PORT of Newcastle has completed the dismantling of the old ship unloaders at its Newcastle Bulk Terminal, as part of a renewal project.

There are bulk cargo hoppers in place to provide continuity of trade while the new ship unloader and conveyor system is build.

The old ship unloaders at the Kooragang 2 berth have been a feature of the Walsh Point precinct since 1968.

The two rail-mounted ship unloaders were established at what was then known as Rotten Row to handle dry bulk products including fertiliser, ores and meals.

Kooragang 2 and 3 berths remain the busiest and most diverse common user berths in the port, continuing to handle a diverse range of dry bulk and liquid bulk commodities.

In June 2018 Port of Newcastle announced it would invest $33m into a new ship unloader, including new crane, conveyor infrastructure and an electrical substation incorporating the latest in safety and environmental compliance features.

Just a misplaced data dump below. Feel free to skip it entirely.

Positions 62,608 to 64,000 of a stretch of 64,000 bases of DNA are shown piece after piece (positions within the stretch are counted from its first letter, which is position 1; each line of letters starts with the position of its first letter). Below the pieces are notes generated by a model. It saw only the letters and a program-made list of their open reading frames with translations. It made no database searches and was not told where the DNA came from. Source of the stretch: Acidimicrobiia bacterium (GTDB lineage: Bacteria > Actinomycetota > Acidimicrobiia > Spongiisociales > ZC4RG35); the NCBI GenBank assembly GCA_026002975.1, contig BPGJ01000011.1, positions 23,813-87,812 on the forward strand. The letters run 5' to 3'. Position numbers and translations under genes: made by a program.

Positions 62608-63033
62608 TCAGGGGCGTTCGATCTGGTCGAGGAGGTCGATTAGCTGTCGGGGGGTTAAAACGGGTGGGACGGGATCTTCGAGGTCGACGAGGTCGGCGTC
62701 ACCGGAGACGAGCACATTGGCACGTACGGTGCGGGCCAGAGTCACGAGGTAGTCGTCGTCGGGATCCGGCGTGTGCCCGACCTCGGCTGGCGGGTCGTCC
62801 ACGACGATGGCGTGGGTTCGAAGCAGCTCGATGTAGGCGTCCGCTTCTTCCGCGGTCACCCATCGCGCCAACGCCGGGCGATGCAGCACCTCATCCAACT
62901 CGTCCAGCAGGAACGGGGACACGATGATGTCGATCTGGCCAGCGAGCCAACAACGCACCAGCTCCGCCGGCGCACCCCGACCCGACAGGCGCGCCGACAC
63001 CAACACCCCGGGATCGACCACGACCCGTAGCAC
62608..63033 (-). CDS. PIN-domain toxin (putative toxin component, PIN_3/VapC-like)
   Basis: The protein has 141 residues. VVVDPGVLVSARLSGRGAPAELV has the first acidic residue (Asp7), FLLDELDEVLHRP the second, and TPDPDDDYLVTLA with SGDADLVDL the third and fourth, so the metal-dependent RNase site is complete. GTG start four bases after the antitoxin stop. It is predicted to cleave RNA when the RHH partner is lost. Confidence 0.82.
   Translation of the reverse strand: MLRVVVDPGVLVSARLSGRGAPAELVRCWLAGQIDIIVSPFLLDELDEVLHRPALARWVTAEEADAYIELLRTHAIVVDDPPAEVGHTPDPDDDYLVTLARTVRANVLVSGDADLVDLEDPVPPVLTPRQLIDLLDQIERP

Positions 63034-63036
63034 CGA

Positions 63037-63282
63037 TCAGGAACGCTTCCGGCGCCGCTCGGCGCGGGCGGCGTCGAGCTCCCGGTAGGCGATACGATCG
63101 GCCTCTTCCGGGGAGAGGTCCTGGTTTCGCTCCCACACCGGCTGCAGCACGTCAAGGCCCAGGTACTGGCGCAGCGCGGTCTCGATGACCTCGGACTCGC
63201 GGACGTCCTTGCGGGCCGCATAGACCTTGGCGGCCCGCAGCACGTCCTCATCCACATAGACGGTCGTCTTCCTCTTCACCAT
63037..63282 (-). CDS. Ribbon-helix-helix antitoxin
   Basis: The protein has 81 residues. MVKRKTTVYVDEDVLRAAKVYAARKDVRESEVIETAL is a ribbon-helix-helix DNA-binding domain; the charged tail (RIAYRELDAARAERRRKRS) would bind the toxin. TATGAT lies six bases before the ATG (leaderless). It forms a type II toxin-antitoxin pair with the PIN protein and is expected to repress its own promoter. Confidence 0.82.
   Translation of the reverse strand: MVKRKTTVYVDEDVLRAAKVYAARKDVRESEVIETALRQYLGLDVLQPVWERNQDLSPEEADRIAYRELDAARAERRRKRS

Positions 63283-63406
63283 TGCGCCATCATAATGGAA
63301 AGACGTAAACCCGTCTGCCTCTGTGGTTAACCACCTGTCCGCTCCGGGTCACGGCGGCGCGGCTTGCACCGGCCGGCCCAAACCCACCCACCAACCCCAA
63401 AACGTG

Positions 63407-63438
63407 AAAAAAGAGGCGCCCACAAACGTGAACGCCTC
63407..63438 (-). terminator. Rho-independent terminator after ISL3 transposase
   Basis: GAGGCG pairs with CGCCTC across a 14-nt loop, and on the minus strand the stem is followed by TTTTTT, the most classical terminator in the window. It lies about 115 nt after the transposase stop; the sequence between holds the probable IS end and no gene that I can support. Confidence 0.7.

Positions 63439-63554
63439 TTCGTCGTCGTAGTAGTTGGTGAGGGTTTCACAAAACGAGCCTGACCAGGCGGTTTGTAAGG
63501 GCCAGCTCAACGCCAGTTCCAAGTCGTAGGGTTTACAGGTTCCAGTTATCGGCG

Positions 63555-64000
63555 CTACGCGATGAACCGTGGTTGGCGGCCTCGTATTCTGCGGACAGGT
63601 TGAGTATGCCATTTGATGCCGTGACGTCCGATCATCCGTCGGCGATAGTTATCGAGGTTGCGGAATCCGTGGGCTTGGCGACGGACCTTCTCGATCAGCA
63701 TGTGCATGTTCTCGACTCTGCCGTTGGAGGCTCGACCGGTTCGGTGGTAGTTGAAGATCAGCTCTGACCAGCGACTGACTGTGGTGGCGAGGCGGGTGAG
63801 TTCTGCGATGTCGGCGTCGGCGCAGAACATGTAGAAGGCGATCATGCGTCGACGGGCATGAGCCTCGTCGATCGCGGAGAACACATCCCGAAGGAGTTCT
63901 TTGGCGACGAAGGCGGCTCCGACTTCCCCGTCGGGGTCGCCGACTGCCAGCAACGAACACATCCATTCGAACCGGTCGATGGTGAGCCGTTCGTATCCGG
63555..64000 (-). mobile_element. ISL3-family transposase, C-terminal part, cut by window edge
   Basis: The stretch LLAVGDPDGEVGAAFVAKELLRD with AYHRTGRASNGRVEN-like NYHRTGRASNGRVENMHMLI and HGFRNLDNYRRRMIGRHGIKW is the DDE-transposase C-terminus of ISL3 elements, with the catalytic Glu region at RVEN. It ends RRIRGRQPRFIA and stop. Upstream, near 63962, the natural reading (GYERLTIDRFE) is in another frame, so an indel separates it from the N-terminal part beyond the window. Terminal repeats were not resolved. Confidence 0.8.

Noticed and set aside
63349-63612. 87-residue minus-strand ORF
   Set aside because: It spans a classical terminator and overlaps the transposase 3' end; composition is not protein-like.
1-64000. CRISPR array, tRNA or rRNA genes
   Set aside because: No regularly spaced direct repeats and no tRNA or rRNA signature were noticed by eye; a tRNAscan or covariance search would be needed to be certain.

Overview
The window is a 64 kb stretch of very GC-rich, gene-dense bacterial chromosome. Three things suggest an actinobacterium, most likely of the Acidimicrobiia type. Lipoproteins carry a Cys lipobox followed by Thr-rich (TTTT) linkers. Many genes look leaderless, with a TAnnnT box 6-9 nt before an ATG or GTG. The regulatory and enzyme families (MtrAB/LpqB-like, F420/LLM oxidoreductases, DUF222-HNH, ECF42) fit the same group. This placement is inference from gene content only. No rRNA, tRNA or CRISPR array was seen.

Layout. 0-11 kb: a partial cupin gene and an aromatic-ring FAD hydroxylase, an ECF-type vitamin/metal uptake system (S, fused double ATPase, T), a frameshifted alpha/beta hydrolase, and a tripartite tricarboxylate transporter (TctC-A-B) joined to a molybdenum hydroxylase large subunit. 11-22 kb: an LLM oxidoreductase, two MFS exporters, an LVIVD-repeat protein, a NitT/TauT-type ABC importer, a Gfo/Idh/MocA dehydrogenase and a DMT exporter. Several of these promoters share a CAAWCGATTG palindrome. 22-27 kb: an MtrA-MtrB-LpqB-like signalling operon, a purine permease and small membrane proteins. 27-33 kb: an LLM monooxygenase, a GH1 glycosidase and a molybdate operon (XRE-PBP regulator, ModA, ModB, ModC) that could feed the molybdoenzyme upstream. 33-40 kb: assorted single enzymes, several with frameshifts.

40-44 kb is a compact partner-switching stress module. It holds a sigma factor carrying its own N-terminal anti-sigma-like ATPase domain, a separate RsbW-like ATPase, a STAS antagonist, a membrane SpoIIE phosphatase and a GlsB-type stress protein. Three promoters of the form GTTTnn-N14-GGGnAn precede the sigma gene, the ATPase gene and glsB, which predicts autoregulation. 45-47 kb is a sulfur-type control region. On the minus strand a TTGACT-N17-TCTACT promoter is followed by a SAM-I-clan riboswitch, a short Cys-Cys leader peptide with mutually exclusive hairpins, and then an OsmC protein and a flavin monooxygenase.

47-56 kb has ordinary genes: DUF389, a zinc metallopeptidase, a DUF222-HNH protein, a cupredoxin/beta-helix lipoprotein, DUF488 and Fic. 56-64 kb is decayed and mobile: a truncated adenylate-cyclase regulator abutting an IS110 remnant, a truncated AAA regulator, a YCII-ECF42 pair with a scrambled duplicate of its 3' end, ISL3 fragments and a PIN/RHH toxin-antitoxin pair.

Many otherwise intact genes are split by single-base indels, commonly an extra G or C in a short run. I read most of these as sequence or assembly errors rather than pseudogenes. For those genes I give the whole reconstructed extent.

Port of Newcastle executive manager marine and operations Keith Wilks said the replacement of the old ship unloaders was driven by the port’s strong commitment to working with its customers and anticipating their future needs.

“Our customers have requested more capacity to grow their cargo volumes and the new unloader will have a capacity of 1000 tonnes per hour, a significant increase from the current average rates of 230 tonnes per hour,” he said.

“We have also implemented a new service model to improve environmental performance and ensure regulatory compliance. Our approach is to embed a more consistent, streamlined approach to environmental performance at the Terminal, whilst at the same time driving efficiency and maximising trade growth.”

The Port of Newcastle’s principle contractor Kerman Contracting will deliver the overall project with design and construction of the new crane unloader by their partner Tenova Takraf.

The new crane unloader will be built in Vietnam and is due to arrive at the port in early 2020.